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United States v. Diehl

United States District Court, D. Utah, Central Division

October 12, 2017



          Clark Waddoups United States District Judge.

         Before the court is Defendant Terry Diehl's (“Diehl”) Motion for a Non-Jury Trial. (ECF No. 42.) The court held oral argument on this and the other pending motion in limine on Thursday, October 12, 2017. After reviewing the parties' briefs, and considering arguments proffered at the hearing, the court DENIED the motion.

         Diehl has been arraigned on 14 counts of the Superseding Indictment (ECF No. 48.)[1]The case has been scheduled for a 10-day jury trial to begin on November 1, 2017. (ECF No. 28.) Pursuant to Rule 23 of the Federal Criminal Code and Rules: “If the defendant is entitled to a jury trial, the trial must be by jury unless:

(1) the defendant waives a jury trial in writing;
(2) the government consents; and
(3) the court approves.

         F.R.CrimP.23(a). On September 14, 2017, Diehl filed a Motion for Non-Jury Trial, including a Waiver of Jury Trial. (ECF No. 42-4.) Diehl raised four grounds for requesting a bench trial, in his motion and at the hearing. First, he claims that like the Panteleakis case, the multi-count indictment in this case, involving the bankruptcy and tax codes, is too complicated for the average juror. (ECF No. 42 at 8.) Next, he argues it will be too difficult to instruct the jury on the technical nuances of the case. (Id.) Third, he avers a jury trial will be longer than a bench trial. (Id.) Finally, he claims due to pre-trial publicity it will be difficult to sit an impartial jury. (Id. at 9) The court is not persuaded by any of these arguments, and will address each of them below.

         U.S. v. Panteleakis is distinguishable from this case. 422 F.Supp. 247 (D.R.I. 1976). That case involved an indictment with 21 counts, multiple defendants, over 1, 000 exhibits and a three-month trial. Id. at 249-250. This case only involves an indictment with 14 counts, one defendant, a couple hundred exhibits and a 10-day trial. The court in Panteleakis concluded it “is unrealistic to expect a jury to hear all the evidence over a three month period, weigh approximately 1, 000 exhibits and then categorize everything as it pertains to each particular defendant to the exclusion of others against whom it is inadmissible without prejudice to all.” Id. at 250. Those concerns are not present here.

         Likewise, “complexity of the issues” is not sufficient ground to waive a jury trial. Unlike the circumstances in Panteleakis, technological advances have improved drastically in the last forty-one years, helping counsel, parties and courts streamline trial presentation. The court foresees that counsel and the parties will have to work hard to make the process clear and reasonable for the selected jurors. For this reason, pursuant to the Final Pre-trial Order in this case, the parties are required to submit proposed voir dire questions, preliminary jury instructions, final jury instructions and proposed verdict forms in either Word Perfect or MS Word to chambers' email address two weeks before the start of the trial. (ECF No. 28.) The court will review and re-write these materials, if needed, to ensure they are not too complicated for the average juror to understand.[2] Also, this is not the first time this court is conducting a jury trial involving tax issues. See U.S v. Louis Delynn Hansen, 2:16-cr-00534-CW (ECF Nos. 118-126.); U.S. v. Douglas R. Madsen, 2:09-cr-808-CW (ECF Nos. 154-162.); U.S. v. De Young et. al 2:08-cr-525-CW (ECF Nos. 380-393). Thus, the court does not foresee issues with being able to conduct adequate voir dire or being able to adequately instruct the jury regarding the allegations in the indictment. And if issues arise, the court will address them.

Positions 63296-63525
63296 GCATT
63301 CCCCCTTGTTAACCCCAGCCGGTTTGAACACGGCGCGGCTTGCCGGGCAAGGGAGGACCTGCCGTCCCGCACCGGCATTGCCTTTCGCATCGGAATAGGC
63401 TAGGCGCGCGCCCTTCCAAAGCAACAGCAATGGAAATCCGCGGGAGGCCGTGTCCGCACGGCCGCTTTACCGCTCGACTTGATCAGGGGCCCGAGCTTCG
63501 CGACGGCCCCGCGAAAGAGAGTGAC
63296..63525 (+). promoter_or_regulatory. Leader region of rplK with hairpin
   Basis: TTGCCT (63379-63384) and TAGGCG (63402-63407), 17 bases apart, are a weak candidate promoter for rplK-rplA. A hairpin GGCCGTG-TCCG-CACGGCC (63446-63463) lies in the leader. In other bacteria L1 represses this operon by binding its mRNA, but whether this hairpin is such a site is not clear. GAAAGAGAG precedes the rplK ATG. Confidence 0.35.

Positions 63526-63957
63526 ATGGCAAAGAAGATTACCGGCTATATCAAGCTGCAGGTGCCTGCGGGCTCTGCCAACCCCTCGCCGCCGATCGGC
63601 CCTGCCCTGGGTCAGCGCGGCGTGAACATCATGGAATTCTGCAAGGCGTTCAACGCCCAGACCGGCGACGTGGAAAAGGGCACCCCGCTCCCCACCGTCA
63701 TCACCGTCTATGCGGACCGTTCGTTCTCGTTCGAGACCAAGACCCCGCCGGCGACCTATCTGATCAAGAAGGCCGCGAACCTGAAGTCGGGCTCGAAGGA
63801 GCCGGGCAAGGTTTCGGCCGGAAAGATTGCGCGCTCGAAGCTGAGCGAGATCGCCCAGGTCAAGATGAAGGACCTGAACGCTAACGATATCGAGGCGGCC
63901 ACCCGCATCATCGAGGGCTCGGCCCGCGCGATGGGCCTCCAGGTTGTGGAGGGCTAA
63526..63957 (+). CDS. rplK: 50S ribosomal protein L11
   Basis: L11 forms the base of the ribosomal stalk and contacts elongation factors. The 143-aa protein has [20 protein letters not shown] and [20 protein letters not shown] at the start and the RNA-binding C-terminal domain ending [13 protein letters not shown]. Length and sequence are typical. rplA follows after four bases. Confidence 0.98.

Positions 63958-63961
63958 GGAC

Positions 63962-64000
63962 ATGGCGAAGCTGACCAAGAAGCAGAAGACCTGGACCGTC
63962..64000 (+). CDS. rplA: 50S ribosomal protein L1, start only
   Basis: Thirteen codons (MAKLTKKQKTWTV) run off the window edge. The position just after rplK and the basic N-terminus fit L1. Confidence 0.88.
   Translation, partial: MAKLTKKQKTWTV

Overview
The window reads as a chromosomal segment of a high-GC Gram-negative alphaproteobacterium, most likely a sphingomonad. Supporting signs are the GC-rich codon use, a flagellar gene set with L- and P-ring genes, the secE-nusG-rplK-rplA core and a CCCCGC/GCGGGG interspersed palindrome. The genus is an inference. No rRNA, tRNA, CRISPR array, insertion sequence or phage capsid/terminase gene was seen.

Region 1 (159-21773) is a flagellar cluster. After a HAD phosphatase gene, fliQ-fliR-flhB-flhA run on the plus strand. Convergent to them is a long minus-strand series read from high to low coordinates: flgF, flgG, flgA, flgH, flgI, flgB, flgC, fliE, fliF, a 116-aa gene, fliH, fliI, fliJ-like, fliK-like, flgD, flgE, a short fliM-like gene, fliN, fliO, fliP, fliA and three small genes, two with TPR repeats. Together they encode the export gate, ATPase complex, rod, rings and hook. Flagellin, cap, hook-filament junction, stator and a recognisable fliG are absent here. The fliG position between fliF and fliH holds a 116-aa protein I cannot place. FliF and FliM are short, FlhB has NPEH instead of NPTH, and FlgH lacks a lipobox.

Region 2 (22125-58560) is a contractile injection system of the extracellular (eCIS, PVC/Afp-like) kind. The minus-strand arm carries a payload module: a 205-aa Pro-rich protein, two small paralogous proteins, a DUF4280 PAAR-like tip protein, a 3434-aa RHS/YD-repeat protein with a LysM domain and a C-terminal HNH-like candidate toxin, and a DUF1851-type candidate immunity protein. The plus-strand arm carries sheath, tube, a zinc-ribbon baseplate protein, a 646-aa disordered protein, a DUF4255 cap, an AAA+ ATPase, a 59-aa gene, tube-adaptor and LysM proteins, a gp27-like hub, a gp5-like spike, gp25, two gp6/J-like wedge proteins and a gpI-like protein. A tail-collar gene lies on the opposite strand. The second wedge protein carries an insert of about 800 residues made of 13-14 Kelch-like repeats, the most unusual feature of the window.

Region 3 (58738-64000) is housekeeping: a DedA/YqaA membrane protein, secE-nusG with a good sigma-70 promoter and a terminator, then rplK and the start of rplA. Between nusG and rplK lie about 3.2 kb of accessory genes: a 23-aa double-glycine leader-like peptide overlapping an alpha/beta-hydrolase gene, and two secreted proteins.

The court is also not persuaded that holding a bench trial instead of a jury trial will drastically reduce the length of the trial. Only two days have been set aside to conduct voir dire and select the jury, and these two days are not part of the scheduled 10-days of the actual trial.

         Regarding concerns of pre-trial publicity, the court recognizes there has been some pre-trial publicity in this matter. It plans to conduct a thorough voir dire process to ensure an impartial jury is selected as well as to admonish the jury panel about the importance of disclosing implicit bias.

         Finally, and foremost, the United States Supreme Court has clearly held that “there is no federally recognized right to a criminal trial before a judge sitting alone, but a defendant can, . . . in some instances waive his right to a trial by jury.” Singer v. U.S., 380 U.S. 24, 34, 85 S.Ct. 783, 790 (1965). The Court in Singer further explained that “[t]he ability to waive a constitutional right does not ordinarily carry with it the right to insist upon the opposite of that right.” Id. Accordingly, the Singer Court found “no constitutional impediment to conditioning a waiver of this right on the consent of the prosecuting attorney and the trial judge when, if either refuses to consent, the result is simply that the defendant is subject to an impartial trial by jury- the very thing that the Constitution guarantees him.” Id.

         Here, the U.S. Attorneys' Office did not consent to a bench trial, as required by Rule 23 for the court to consider approval of this motion. Contrary to Diehl's averments, “Rule 23(a) does not require that the Government articulate its reasons for demanding a jury trial at the time it refuses to consent to a defendant's proffered waiver.” Singer, 380 U.S. at 37. Accordingly, because the requirements of Rule 23 are not met here, given ...

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